Mark Bachman, Winter 2000. Adapted for AMPEL ANF by M. Beaudoin, April 2014.
HNA (hydrofluoric, nitric, acetic) is an extremely aggressive acidic mixture which will vigorously attack silicon. It is an isotropic wet etchant which etches silicon at a rate of approximately 1-3 microns per minute (using the formula in this document). This is a dangerous wetbench process and requires qualification for dangerous wetbench processes. The use of dangerous chemicals requires that the user may not perform the process alone.
The HNA process takes typically 15 minutes, depending on depth of etch.
- Silicon wafer with a nitride hard mask
- Hydrofluoric acid
- Acetic acid
- Nitric acid
- Polypropylene container
The HNA mixture is a dangerous chemical and protective gear must be worn when using it, in particular, apron, acid (orange) gloves and eye protection, including full face shield, must be worn. Don protective gear and work only in the wetbench. If an HNA mixture* is not available, you can prepare a fresh mixture in the following manner. Measure 160 ml of acetic acid into a polypropylene or other safe plastic container. Do not use a glass container! Add 60 ml of nitric acid to the acetic acid. Then add 20 ml of hydrofluoric acid (HF) to the mixture. Label the container “HNA etchant—extremely dangerous!”, then add your name, the list of chemicals, the date, and information that states poison and extremely corrosive.
- 160 ml acetic acid
- 60 ml nitric acid
- 20 ml hydrofluoric acid
Make sure the wafer to etch has a nitride hard mask patterned on it, that silicon regions are exposed, and that the backside is protected with nitride. Also, make sure there is no photoresist still on the wafer. If so, rinse the wafer with acetone to remove the remaining photoresist. Rinse with isopropanal and DI water, then blow dry.
*There are many variations in the ratio of the three acids which can be used to make HNA. Other ratios will produce different etch rates and roughnesses. See Kern and Vossen for more details.
Carefully place the wafer in the HNA mixture. The solution will start vigorously bubbling at the exposed silicon sites. Leave the container open to allow the nitric fumes to escape. The mixture may turn slightly brown during the etch, but this is normal. Gently move the wafer around to dislodge bubbles while etching. The etch rate for this mixture is approximately 1-3 microns per minute at room temperature. It is strongly recommended that you remove the wafer from the etchant in time to check the etch depth before proceeding.
Store the HNA in a clearly labeled polypropylene container, such as the one used for etching. When the etchant has been depleted, dispose in the specially marked waste container dedicated to HF waste. Be sure to document on the waste label. Wash all areas, containers, gloves, and tools with DI water.
Safety & Emergency:
All ANF safety and procedural regulations must be followed. Hydrofluoric acid (HF) is an extemely toxic and dangerous acid. Use of HF requires at least one other person in the clean room (buddy system). HF should be handled in a laminar flow bench, using nitrile gloves inside the acid (orange) gloves, apron, eye protection and full face shield. Any small spills should be wiped up immediately with wipes and rinsed. Rinse the wipes with lots of DI water and dispose of in the waste can. NEVER LEAVE the etchant unattended.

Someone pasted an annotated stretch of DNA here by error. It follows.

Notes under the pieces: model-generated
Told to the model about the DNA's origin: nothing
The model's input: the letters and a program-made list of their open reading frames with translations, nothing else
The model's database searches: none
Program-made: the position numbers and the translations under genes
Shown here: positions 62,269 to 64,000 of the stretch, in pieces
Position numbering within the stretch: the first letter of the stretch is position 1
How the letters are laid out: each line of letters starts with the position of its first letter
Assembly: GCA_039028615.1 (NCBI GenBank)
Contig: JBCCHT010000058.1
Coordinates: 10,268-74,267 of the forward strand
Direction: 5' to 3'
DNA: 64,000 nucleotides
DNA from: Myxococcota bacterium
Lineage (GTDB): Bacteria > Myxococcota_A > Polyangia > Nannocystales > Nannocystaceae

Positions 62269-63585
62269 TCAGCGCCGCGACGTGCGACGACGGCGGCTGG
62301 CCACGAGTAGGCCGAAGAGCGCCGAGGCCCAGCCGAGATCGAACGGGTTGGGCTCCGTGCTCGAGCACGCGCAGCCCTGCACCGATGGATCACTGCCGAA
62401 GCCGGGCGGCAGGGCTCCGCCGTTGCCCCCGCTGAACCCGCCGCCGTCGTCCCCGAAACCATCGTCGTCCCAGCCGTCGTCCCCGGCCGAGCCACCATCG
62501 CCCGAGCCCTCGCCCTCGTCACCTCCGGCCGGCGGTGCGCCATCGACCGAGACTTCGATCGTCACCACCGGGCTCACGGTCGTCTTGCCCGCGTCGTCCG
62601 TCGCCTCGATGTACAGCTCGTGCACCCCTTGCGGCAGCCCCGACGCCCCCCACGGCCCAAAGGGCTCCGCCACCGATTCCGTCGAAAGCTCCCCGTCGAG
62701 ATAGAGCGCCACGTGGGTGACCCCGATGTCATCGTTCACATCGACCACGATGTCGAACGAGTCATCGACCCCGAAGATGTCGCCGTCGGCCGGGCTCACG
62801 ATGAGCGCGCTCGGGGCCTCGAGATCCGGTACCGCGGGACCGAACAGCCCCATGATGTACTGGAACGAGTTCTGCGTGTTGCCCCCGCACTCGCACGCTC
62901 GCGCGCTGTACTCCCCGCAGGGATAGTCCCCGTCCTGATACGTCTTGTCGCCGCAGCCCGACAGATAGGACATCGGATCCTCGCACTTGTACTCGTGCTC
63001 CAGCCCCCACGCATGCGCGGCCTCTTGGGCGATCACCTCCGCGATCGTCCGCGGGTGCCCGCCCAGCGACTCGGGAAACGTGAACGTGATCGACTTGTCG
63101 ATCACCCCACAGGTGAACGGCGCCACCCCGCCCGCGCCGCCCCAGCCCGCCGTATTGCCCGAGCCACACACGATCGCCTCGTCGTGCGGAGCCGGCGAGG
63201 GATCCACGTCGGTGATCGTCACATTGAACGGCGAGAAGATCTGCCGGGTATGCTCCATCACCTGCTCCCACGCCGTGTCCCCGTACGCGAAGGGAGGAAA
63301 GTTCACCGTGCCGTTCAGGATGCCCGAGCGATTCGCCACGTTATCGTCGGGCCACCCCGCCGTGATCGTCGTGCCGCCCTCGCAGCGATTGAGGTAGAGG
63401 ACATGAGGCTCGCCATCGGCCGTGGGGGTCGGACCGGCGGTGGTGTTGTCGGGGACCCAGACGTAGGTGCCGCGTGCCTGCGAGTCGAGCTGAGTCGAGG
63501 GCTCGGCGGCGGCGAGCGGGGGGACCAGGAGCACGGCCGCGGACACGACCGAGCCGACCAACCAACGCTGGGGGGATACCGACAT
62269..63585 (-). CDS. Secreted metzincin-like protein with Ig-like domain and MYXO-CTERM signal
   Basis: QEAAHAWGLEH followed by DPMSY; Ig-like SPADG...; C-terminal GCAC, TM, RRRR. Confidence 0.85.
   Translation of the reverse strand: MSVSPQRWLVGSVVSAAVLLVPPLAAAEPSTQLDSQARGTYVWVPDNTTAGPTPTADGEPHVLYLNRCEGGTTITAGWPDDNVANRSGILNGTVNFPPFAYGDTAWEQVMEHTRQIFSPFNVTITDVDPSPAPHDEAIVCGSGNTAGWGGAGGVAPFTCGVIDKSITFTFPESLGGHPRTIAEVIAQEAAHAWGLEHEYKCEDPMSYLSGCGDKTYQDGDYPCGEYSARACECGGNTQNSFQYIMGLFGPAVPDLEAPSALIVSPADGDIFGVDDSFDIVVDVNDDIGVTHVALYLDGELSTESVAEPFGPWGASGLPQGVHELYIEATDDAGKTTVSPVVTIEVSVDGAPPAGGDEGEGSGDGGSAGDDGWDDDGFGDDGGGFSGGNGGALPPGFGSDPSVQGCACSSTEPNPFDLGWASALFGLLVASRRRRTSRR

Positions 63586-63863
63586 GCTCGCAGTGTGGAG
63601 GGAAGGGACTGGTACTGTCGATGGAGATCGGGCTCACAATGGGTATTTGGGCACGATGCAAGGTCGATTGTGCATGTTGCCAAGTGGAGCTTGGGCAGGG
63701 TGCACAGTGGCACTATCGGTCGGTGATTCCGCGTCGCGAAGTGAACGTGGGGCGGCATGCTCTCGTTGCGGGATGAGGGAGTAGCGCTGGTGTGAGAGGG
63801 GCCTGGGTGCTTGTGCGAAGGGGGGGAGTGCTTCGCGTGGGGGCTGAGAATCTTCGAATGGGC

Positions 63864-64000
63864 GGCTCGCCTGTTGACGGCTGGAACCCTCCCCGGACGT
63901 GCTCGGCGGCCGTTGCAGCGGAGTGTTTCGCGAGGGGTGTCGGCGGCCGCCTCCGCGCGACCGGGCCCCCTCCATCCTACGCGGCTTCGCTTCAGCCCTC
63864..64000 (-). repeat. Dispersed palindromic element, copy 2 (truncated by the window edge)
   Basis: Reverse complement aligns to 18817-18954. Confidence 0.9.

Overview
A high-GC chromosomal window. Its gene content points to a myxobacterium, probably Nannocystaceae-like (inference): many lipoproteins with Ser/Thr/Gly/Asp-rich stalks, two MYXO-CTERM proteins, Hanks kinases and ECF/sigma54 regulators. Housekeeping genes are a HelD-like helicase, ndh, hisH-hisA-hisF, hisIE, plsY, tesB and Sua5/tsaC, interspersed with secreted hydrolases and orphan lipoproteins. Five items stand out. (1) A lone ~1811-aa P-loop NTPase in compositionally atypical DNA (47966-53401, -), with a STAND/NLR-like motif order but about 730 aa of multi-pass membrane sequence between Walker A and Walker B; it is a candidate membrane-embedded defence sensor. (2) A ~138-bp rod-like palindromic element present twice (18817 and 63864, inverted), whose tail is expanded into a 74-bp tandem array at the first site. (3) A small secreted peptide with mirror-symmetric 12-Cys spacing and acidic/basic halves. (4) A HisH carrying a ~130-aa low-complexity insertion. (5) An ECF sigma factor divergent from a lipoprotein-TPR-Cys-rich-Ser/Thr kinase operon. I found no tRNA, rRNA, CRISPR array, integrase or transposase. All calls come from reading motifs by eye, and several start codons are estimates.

In case of exposure to HF Seek medical attention immediately! For skin exposure, flush immediately with water for 5 minutes followed by liberal application of calcium gluconate gel to the skin. Remove all clothing that are exposed before and while flushing with water. For eye exposure, flush the eyes with water three times, 5 minutes each. Irrigate the eye repeatedly with 500-1000 ml of a 1% calcium gluconate solution applied through a syringe. Call for prompt emergency room transport. Apply ice-water compresses during transport. In case of large spill, EVACUATE THE CLEANROOMS IMMEDIATELY and activate the evacuation alarm.
- G. T. A. Kovac, Micromachined Transducers Sourcebook, McGraw-Hill: New York, 1998, Ch. 2.
- W. Kern and J. Vossen, Thin Film Processes, Academic Press: New York, 1978, Ch V-1.
- Northwestern University Office of Research Safety (ORS) safety documents, http://www.northwestern.edu/research-safety/index.htm.
The following checklist is designed to aid the researcher when performing this process.
- Substrate must be clean with hard nitride mask. No photoresist.
- Don neoprene gloves and eye protection.
- Prepare HNA solution: 160 ml acetic acid, 60 ml nitric acid, 20 ml hydrofluoric acid.
- Label container.
- Soak wafer in etchant. Don’t cover.
- Etch rate is about 1-3 microns/minute.
- Remove early, DI rinse / blow dry. Check on profilometer.
- Clean up, dispose wastes in special waste containers.